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NX Planer Mill Functionality

Valued Contributor
Valued Contributor



What purpose dose these changes accomplish?

I would like an explanation as to how it makes the operation better.

Material side vs Tool Side?


On boundry and Tangent  selections? What has happened too.

First member?

Start Point?


So what happens to all the programs I made last week using NX10 Planer Milling?
How about last month? One year ago ?


I do not understand implementing Hole Milling Functionality/Feature Base Operations into the simplistic generic planer milling module. The Hole milling features are great in Hole Milling. In Planer Milling I find after 24 years of using this product it has constricted the simplicity of simple profile boundary selection and boundary manipulation using curves.

With all the choices of other Feature Base Operation Programming Modules it makes no sense to integrate this functionality into what once was a very easily Simplistic operating feature of NX.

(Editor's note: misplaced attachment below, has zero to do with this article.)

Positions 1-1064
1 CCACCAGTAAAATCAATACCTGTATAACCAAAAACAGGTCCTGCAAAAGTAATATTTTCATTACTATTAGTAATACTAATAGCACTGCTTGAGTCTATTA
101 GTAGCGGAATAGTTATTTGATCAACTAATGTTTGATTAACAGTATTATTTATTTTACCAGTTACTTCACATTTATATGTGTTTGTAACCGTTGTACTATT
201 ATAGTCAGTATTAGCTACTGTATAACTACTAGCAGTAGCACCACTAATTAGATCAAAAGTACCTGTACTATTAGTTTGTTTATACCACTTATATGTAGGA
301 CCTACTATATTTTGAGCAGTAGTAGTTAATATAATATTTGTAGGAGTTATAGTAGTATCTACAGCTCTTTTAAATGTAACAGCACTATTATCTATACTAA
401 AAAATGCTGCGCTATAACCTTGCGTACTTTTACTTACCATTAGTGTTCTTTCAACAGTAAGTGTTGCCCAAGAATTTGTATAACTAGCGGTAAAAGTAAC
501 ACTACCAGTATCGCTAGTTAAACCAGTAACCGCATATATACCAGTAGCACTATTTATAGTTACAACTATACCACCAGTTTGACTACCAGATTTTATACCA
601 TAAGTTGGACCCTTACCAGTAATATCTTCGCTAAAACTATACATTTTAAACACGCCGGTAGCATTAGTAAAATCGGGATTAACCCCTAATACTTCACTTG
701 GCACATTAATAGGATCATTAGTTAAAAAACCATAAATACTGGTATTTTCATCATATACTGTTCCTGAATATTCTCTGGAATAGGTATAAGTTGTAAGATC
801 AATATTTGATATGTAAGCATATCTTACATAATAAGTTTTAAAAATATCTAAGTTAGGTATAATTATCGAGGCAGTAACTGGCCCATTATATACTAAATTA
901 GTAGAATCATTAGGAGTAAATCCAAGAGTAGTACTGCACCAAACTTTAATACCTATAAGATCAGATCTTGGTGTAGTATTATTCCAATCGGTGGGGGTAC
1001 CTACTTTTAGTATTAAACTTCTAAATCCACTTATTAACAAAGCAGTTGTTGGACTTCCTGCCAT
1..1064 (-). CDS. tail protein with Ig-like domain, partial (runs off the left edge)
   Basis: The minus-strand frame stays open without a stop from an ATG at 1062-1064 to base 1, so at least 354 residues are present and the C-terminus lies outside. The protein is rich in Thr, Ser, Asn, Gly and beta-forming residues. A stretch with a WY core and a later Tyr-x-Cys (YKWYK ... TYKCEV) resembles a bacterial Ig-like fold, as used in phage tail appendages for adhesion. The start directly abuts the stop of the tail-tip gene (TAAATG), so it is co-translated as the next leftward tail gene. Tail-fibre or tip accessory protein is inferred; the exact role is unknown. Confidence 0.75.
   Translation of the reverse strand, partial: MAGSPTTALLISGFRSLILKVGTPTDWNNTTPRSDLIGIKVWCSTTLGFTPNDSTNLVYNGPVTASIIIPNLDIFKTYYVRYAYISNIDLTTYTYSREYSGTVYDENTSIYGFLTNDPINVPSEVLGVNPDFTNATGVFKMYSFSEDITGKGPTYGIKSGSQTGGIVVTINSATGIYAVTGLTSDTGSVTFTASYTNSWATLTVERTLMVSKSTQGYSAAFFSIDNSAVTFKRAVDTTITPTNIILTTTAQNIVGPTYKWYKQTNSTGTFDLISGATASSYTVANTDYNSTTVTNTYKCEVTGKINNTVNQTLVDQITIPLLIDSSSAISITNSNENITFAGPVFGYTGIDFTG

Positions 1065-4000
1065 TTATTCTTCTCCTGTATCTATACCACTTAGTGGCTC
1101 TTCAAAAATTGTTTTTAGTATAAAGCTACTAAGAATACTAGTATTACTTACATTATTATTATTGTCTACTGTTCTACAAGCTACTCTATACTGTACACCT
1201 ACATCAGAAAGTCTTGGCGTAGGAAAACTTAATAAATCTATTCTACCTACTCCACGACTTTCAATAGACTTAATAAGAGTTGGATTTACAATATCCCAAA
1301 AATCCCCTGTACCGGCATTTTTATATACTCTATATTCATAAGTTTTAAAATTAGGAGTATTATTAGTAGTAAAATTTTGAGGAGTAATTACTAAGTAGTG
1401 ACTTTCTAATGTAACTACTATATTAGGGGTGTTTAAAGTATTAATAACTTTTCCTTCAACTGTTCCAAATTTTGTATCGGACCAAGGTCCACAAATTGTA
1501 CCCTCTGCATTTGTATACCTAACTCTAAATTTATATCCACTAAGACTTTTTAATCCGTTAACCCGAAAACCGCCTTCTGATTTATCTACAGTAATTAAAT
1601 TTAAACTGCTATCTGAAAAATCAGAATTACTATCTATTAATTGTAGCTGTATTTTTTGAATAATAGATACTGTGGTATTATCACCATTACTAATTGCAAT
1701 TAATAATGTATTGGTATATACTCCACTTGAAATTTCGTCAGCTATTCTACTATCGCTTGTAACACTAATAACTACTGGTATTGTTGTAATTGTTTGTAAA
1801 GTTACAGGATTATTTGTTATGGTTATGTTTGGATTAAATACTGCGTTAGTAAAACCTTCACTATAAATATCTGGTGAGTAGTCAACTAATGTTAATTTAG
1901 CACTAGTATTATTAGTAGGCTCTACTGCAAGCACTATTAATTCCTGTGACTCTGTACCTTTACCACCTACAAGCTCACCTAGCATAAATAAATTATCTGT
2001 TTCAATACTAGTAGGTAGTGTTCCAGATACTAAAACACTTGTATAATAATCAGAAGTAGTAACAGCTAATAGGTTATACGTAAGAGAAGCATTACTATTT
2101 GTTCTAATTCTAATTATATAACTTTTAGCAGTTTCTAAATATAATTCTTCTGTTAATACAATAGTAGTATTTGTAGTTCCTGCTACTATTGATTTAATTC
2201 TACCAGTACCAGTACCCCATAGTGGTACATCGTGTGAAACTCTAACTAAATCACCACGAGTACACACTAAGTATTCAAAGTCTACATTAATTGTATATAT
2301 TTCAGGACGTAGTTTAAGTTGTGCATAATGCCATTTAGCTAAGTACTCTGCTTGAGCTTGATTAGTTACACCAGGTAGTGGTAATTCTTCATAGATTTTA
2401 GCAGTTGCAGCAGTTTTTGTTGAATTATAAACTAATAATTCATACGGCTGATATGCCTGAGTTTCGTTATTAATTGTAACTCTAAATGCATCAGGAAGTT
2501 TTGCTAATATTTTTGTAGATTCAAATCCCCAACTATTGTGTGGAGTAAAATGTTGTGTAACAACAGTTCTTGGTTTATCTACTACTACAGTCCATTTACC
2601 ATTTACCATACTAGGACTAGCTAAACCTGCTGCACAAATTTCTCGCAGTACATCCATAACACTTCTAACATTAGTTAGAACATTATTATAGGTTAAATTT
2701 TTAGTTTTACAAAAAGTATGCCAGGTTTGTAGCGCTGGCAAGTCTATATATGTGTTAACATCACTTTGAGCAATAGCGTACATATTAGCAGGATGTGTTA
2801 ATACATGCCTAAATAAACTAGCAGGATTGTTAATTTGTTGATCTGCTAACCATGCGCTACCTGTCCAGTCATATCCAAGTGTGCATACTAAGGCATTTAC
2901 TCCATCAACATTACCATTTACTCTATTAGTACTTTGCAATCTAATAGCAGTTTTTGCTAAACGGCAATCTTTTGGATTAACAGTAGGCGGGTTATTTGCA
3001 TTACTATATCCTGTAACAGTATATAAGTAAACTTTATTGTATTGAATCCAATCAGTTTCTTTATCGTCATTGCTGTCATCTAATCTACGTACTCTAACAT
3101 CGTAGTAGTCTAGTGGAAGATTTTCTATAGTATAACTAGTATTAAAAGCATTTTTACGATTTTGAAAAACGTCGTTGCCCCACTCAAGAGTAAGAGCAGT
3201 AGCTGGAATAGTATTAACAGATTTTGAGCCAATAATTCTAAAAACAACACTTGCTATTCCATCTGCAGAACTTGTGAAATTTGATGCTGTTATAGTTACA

Why fix something when it is not broken? Because something new works well in a New Feature does not mean it will improve an older simplistic legacy feature. This is why customers are asking how to turn legacy drilling back on.

I have created new Operation Templates as the new Feature Base Programming improvements have been made available. I have built an extensive library of Template Operations over the years and use them all on a regular bases in the Scope of programming a wide variety of disciplines.

My Company executives have been trying to switch to a cheaper programming system throughout the Corporation for quite some time, but have not been able to because of the productivity of the programming department at my facility using these simplistic programming features.

Is there something I have missed? Have I overlooked something? Is it just another change that is incomplete?


The facts of nature and of life are more apt to be complex than simple. Simplistic theories are generally one-sided and partial, wrote the American clergyman James Freeman Clarke in the 19th century, nicely illustrating the difference between plain, ordinary simple and the then-new adjective simplisticSimplistic is generally synonymous with oversimplified, but we didn't have the verb oversimplify and its participle oversimplified until well into the 20th century. Simplistic is sometimes used in the neutral sense of "not complicated" (in which case it is synonymous with simple) but this borders on misuse-simplistic is generally understood to be pejorative.

Siemens NX6-NX10; NX11; NX12; NX1847~Infinity MS
Who Me Too'd this topic